A quantitative framework for risk assessment of natural gas storage wells, including the wellhead and connected piping, has been developed to assess SoCalGas’s underground gas storage sites in California. The approach has been developed to meet and exceed the risk assessment requirements of API RP 1171 (incorporated by reference in U.S. regulation 49 CFR 192.12) and the recent changes to the California Code of Regulations. Further, several of the recommendations made in the recent PHMSA study, “Risk Assessment and Treatment of Wells” (2021), have been addressed and incorporated.

The framework uses a dynamic fault tree to aggregate the barrier failure rates from over 80 potential failure mechanisms to quantify the combined probability of an accidental release to the atmosphere and the resulting hazards. The modular architecture allows operators to use threat-specific models with differing levels of sophistication. Additionally, the framework accounts for the interplay between barriers to failure in a well, the benefits of continuous monitoring, and the effect that wellhead spacing, cement quality, and well-inflow performance have on the expected consequences.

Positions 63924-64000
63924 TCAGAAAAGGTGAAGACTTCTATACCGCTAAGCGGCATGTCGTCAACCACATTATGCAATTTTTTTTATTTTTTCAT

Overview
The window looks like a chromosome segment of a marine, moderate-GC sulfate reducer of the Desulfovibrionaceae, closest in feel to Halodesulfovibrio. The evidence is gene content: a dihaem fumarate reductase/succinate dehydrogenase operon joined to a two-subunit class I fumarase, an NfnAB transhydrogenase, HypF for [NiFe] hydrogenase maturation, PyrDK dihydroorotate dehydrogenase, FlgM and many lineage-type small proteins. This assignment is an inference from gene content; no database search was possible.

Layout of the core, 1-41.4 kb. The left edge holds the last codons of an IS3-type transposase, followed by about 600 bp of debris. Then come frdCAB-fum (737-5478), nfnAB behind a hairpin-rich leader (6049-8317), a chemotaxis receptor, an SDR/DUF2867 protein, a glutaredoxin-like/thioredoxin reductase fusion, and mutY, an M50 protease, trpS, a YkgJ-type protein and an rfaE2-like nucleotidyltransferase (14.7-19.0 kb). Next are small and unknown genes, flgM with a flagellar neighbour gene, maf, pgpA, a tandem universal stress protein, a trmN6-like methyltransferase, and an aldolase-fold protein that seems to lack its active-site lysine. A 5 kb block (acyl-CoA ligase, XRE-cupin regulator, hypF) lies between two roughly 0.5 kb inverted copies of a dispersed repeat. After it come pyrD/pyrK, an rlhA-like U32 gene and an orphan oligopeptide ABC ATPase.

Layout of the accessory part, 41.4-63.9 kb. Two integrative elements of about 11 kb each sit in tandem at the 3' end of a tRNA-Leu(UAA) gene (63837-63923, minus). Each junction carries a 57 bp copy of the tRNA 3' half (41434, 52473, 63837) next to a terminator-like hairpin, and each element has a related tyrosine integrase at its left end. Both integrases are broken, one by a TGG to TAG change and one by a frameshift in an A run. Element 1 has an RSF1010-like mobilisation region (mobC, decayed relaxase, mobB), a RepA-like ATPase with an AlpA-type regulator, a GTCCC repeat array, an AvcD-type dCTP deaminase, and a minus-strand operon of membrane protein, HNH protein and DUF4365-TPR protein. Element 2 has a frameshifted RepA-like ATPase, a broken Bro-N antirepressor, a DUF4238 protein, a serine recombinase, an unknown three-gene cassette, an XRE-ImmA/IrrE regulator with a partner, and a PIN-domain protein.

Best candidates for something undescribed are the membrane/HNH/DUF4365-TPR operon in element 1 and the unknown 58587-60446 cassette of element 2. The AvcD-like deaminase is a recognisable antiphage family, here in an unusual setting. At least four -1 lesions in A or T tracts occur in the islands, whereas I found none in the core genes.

Priority to develop quantitative models is given to the threats that potentially have high probability or high consequences and to threats with effective mitigation options, such as corrosion and external interference threats. For threats with very low consequences or likelihood of occurrence, simple models with conservative assumptions are typically sufficient because the contribution to overall risk is low. This process minimizes the overall analysis complexity and allows mitigations to be tailored to the higher-risk threats.

This paper describes example assessments to illustrate how the framework can quantify the benefits of integrity management activities, such as an erosion monitoring program, continuous pressure monitoring of the annuli, and adding protections to minimize risk from vehicle collisions.

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